no sugar added

By: Elizabeth Bravman, nutrition specialist for the YMCA of Metro Denver and former pediatric nurse 

No surprise: eating too much sugar is not good for us. It’s a challenge for so many who have a busy, work, school and family life. The good news is that a little knowledge, a keen eye and small changes can make a huge difference. Here are 5 tips - and challenges - to reducing the number of added sugars in what you eat and drink. You can also watch the entire series here.  

  1. Be a Sugar Detective. Naturally-occurring sugars are good for us and include fruits, dairy products, some vegetables and whole grains. Added sugars are not so good for us and are hidden everywhere! Some are obvious like in sodas, candy and desserts but can also include some breads, crackers, soups, and even salad dressings. Foods with added sugar can spike your blood sugar, leaving you feeling hungry and then overeating. Research shows that a diet high in added sugars increases our risk for heart disease, diabetes and cancer.  
    Knowledge is power. Start with your daily limit of sugars – 36 grams for men and 25 grams for women. Track what you’re eating, specifically noting the added sugars, using a mobile app like MyPlate. Combine your tracking with some of these next tips to help you decrease your added sugars.  

  1. Don’t Let Breakfast be Dessert. Some of the most popular breakfast staples can surprise you with their added sugar.  
    First, toast. Some breads can have 5 grams of added sugar. Study the labels and look for options for 2 grams of added sugar or less per slice. Top your toast with a healthy protein like no-added sugar nut butter or a cooked egg. Second, oatmeal. It’s great for breakfast, but instead of the instant, look for plain oats and sweeten with cinnamon, berries or nuts. Third, and a favorite, pancakes and waffles. Try making your own batter. A big batch freezes for an easy breakfast with a mashed banana on top during the week. See some breakfast ideas here.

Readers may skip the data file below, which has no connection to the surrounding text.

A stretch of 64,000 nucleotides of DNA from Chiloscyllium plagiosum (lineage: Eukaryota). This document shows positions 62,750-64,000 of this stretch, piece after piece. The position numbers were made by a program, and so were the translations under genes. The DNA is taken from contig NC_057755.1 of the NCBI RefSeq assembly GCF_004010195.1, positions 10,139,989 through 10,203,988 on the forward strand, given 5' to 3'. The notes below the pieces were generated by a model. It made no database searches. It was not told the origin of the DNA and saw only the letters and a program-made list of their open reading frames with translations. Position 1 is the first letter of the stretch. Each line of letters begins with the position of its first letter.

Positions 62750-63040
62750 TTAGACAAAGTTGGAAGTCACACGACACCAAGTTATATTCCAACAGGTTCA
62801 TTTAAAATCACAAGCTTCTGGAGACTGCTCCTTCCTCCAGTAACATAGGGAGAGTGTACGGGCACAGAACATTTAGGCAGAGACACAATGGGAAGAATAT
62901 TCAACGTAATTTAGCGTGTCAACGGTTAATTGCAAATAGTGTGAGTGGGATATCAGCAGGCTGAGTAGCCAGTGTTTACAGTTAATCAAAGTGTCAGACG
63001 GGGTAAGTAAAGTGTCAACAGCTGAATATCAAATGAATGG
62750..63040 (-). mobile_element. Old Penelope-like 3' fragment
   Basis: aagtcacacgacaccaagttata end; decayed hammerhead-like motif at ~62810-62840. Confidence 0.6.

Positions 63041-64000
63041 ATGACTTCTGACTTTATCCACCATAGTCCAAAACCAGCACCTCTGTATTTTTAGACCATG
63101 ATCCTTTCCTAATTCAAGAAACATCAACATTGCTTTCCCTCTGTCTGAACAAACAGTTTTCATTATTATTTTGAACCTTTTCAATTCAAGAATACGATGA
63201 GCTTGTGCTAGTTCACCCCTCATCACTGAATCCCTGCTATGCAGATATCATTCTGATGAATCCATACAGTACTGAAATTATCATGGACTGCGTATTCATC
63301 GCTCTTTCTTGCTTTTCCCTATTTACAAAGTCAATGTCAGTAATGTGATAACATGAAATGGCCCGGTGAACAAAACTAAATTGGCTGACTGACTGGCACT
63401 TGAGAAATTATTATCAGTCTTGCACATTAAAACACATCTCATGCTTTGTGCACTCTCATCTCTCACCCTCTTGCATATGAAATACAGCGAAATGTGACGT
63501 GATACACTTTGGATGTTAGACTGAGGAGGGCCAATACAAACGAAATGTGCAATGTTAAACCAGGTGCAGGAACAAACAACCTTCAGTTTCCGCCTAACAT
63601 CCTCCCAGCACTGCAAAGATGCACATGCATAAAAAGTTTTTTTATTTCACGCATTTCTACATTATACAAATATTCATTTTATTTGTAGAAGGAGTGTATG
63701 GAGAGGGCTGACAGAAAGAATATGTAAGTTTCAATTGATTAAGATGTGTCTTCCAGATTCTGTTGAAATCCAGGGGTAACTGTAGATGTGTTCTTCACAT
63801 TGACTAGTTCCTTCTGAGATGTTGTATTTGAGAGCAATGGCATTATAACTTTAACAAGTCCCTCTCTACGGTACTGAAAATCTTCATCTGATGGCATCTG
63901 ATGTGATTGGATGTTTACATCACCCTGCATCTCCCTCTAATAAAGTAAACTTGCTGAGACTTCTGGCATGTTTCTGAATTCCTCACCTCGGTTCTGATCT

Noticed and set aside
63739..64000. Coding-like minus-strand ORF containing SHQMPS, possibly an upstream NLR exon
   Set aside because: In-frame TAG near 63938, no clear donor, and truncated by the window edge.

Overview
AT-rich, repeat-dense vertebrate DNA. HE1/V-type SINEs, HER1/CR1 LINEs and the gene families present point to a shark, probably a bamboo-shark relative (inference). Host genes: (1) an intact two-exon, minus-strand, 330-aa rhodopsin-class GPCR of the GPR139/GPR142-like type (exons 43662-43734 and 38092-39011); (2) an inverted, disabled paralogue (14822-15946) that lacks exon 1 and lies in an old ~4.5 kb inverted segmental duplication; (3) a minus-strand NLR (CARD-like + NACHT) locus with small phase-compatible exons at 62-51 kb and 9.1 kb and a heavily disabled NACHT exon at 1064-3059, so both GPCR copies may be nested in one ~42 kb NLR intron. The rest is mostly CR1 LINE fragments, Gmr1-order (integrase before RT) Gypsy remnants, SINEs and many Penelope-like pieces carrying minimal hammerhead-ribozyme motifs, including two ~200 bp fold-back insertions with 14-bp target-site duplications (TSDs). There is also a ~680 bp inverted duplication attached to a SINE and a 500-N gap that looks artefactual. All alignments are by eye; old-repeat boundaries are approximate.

1. Think Your Drink. Did you know that venti mocha cookie Frappuccino tips the scale at 19 teaspoons of sugar? Don't fall into the trap of 'drinking your sugar.’ A few changes can make the difference.  
    Try replacing that go-to soda with unsweetened tea or coffee. Try a bubbly seltzer. Add lemon, lime, cucumber or even strawberries to water.   
    Sound overwhelming? Try this: if you drink two sodas a day, make it a goal to have one soda. Start where you’re at.  

  1. Hack Your Snack. Packaged food is so convenient but it is often loaded with added sugar. Instead of the pantry, go to the fridge for snacks. Pair fats and proteins to keep you full. Be adventurous in the fruits and veggie department at the grocery store - try that purple cauliflower or jicama.  
    What are some super easy snack choices? A small sliced apple + cheese stick or cucumber sticks dipped in hummus. A little motivation helps. Put fruits in a bowl on the counter or at the front of your fridge to grab first.  

  1. Treats. A decadent dessert for a special occasion? Indulge, but in a reasonable size portion and enjoy. For everyday no sugar added treats, try frozen grapes, fruit kabobs or a baked apple with a touch of butter and cinnamon. The key is balance. See a list of recipe links! 

Ice cream and sorbets: Chunky Monkey Ice CreamPineapple Mint Vegan Sugar Free SorbetFrozen Yogurt Fruit Bites 

Puddings: Chocolate pudding and Chia Pudding: 3-Ingredient Chia Pudding and Chocolate Chia Pudding Parfait 

Cookies: Banana CoconutSugar-Free CookiesChocolate Chip Cookie Dough Bites 

No Bake Energy BitesPumpkins Spice Energy Balls and Paleo Energy Balls 

Apple Crisp 

The YMCA of Metro Denver offers cooking classes and one-on-one guidance for everyday solutions to help on your wellness journey. Contact us at or call 720 524 2747 to schedule a consultation.